Third-party capital from insurance-linked investors can be expected to rush into the reinsurance market after the next major loss events, and while this won’t make the pricing cycle disappear altogether, it will reduce payback to reinsurers and temporary capacity shortages, according to WCMA.
For a number of years now the expectation that the reinsurance pricing cycle will never be the same again has increased, with the majority of the market now accepting this to be the case. When major losses do occur, there may be price spikes but likely on the basis of the view of risk changing, rather than purely recouping payback.
Willis Capital Markets & Advisory (WCMA) discusses this in its latest catastrophe bond and ILS market report, saying that the expected in rush of capital from ILS funds and their third-party investors will likely dampen any hoped-for price rises across the reinsurance market.
Bill Dubinsky, Head of Insurance-Linked Securities (ILS) at WCMA, explained that there is an expectation that losses are coming the way of both reinsurance firms and ILS fund players, with the climatic conditions aligning for a potentially more active U.S. wind season in 2016.
“With hurricane season now underway, combined with the expectation that 2016 will be a La Niña year, there is unshakeable sentiment among many involved in this year’s June and July 1 U.S. property catastrophe renewals that reinsurers and ILS investors will both take significant cat losses,” Dubinsky said.
But how the market reacts is less certain, although WCMA is convinced that the market will not suffer from capitalisation or capacity issues anymore, with plenty of capital ready and eager to move into the ILS market at the first sign of major events.
He continued; “What happens next if this comes to pass depends upon whom you ask, but we expect capital will rush into the market post the next event. The historic pricing cycle will not disappear altogether but temporary capacity shortages and payback will significantly reduce impact compared to the past.”
Dubinsky notes in the WCMA report that some might suggest that the market saw heavy losses in 2011 and 2012, but those events did not move the market significantly and even larger losses are possible and expected.
The question is though, how will the traditional reinsurance and ILS market both react after a $75 billion or greater catastrophe loss event?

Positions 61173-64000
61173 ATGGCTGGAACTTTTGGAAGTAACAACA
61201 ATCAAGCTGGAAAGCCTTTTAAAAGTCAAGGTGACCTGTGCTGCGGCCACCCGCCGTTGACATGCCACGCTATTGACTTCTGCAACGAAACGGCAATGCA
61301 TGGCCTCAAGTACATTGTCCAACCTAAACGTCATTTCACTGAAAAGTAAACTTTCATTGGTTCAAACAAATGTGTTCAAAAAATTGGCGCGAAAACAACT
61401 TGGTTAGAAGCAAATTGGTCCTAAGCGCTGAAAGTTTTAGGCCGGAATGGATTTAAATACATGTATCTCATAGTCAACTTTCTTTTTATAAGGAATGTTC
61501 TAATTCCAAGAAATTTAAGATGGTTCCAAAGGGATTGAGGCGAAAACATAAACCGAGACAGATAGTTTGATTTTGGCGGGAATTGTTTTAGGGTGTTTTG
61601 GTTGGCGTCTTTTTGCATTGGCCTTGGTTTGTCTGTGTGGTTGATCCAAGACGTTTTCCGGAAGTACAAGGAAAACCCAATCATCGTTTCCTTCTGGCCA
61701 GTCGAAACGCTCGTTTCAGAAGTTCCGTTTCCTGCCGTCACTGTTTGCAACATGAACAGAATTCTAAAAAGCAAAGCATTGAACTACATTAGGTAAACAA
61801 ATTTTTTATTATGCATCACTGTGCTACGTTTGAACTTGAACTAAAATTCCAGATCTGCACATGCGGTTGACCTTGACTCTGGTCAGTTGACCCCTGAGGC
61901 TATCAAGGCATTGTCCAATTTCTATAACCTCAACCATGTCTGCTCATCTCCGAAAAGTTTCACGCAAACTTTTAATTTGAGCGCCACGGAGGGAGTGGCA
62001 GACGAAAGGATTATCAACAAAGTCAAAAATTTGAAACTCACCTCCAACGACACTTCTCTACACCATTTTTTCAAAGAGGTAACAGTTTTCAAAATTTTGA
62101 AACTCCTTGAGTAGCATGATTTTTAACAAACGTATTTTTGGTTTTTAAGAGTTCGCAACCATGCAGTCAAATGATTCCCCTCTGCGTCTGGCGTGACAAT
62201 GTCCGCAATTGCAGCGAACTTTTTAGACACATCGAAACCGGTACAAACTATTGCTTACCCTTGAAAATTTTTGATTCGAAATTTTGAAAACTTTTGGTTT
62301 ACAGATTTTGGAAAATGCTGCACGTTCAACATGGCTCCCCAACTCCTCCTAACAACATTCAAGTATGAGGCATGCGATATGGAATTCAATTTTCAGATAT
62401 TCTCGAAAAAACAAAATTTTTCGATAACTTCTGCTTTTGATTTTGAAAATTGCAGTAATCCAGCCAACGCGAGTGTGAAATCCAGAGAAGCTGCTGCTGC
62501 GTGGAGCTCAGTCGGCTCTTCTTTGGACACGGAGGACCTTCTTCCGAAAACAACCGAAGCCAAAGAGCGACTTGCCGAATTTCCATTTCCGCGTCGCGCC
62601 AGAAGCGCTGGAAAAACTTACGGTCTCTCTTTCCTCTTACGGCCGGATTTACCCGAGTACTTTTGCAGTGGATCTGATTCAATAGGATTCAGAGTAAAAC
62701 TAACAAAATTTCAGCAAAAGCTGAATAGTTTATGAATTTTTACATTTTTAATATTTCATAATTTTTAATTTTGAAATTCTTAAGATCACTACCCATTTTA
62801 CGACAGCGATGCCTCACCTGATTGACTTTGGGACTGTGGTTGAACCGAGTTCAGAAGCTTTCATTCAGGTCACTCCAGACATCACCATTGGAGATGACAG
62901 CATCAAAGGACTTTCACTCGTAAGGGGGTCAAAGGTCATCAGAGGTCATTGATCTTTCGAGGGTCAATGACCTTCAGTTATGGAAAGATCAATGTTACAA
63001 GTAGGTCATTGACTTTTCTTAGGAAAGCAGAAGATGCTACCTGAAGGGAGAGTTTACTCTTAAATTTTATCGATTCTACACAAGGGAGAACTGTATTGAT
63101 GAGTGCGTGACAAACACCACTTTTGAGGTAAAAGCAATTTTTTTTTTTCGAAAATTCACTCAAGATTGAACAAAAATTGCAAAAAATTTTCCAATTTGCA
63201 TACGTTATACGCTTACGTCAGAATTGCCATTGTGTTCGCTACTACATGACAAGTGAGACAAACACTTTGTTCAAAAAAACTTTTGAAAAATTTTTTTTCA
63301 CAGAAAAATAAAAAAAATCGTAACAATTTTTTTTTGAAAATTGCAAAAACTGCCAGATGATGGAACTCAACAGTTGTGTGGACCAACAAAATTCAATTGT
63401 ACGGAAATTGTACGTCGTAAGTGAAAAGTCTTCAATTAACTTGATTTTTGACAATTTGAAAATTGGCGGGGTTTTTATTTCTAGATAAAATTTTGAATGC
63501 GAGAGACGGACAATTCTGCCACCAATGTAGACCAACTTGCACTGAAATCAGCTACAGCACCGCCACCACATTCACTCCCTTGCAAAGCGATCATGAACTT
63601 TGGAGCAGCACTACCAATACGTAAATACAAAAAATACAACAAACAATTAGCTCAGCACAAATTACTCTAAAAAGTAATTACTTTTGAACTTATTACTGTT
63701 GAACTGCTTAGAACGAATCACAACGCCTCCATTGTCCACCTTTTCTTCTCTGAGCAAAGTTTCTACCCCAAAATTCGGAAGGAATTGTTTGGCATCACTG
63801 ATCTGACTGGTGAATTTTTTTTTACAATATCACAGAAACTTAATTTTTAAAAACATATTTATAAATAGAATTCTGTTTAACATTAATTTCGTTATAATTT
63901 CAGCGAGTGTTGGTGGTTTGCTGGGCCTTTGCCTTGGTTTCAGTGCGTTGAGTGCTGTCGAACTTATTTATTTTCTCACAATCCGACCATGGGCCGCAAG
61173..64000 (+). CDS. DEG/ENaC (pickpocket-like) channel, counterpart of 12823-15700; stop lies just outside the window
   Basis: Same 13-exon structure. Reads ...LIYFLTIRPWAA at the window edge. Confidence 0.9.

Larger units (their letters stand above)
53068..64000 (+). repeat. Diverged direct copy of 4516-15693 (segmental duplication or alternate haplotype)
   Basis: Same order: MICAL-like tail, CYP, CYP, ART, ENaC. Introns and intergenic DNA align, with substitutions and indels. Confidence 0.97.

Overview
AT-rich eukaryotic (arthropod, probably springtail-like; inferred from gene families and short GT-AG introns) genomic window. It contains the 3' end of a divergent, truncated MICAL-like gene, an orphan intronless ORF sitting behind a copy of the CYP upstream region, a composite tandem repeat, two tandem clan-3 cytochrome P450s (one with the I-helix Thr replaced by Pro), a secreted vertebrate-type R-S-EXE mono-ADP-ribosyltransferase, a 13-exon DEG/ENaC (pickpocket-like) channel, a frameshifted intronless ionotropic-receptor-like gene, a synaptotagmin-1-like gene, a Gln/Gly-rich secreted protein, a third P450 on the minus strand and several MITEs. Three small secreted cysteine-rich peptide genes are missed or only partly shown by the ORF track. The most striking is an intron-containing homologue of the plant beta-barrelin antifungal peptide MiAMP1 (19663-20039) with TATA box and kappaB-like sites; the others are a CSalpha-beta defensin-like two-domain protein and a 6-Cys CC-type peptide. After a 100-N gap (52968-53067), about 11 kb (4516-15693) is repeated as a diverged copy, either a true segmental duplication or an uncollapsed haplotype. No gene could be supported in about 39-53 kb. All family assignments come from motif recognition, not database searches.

Dubinsky explains some of the dynamics that may play out, when this larger loss occurs; “Traditional reinsurers expect a hard market and payback. Ceding companies expect to enjoy the benefits of multiyear capacity both from the traditional markets and the capital markets with little price movement as investors quickly replenish any lost capital.
“Capital markets investors expect to shine with ceding companies as a result of contract certainty and quick claims payments in contrast to coverage disputes with traditional reinsurers. Capital markets investors expect that possible reinsurer downgrades or insolvencies will show the value of collateral.
“In contrast, reinsurers hope that the value of reinstatements even at the princely rate of 1@100% will prove the value of a leveraged rated balance sheet.”
But what is clear, capital sources aside, a large loss will show up winners and losers on both sides, as underwriting discipline from the last few years suddenly becomes more apparent, as “superior underwriting is easier to identify when the wind blows.”
There is a question about where capital is most efficiently reloaded, whether that is into a new class of Bermudian (or other location) reinsurance firms, or whether ILS funds and collateralised reinsurance sidecars are the easier vehicles to reload and deploy capital quickly through.
“At the risk of talking our book,” Dubinsky says “We expect ILS capital to rush in. The pricing cycle will not disappear altogether but temporary capacity shortages and payback will have a significantly reduced impact relative to the past.”
However, a more uncertain or less well-modelled (and expected) loss event could have different effects. Dubinsky continued; “If we get a similar loss from an unexpected source such as a Texas earthquake the cycle could still return with a vengeance.”
But until we see this large loss, it is hard to say exactly how the capital will move into the market, what will be the most effective vehicle for mobilising underwriting capital quickly and whether it will be traditional or alternative side of the market that will prosper in the aftermath of a major catastrophe loss event.
Dubinsky commented; “What seems indisputable is that regardless of your view on all of these questions, it actually takes a loss to prove or disprove these pet theories. As a market, we spend a lot of time thinking about a continuation of the status quo in the absence of disruptive influences. If you buy into the thoroughly non-scientific and perhaps irrational views expressed over the last few months, disruption will soon deliver some answers to important questions.”
The rush of capital seems assured, especially if there is any chance of even slightly increased rates available for underwriting. The how’s and why’s, of who benefits most from this remains to be seen.
WCMA’s latest cat bond market report can be accessed here.
Artemis’ Q2 2016 Catastrophe Bond & ILS Market Report – A quiet quarter fails to keep up with investor demand
We’ve now published our Q2 2016 catastrophe bond & ILS market report.
This report reviews the catastrophe bond and insurance-linked securities (ILS) market at the end of the second-quarter of 2016, looking at the new risk capital issued and the composition of transactions completed during Q2 2016.
Q2 2016 issuance failed to hit $2 billion, with just $1.624 billion of new risk capital issued from 14 transactions. This is the first time since 2011 that Q2 issuance has failed to reach $2 billion.
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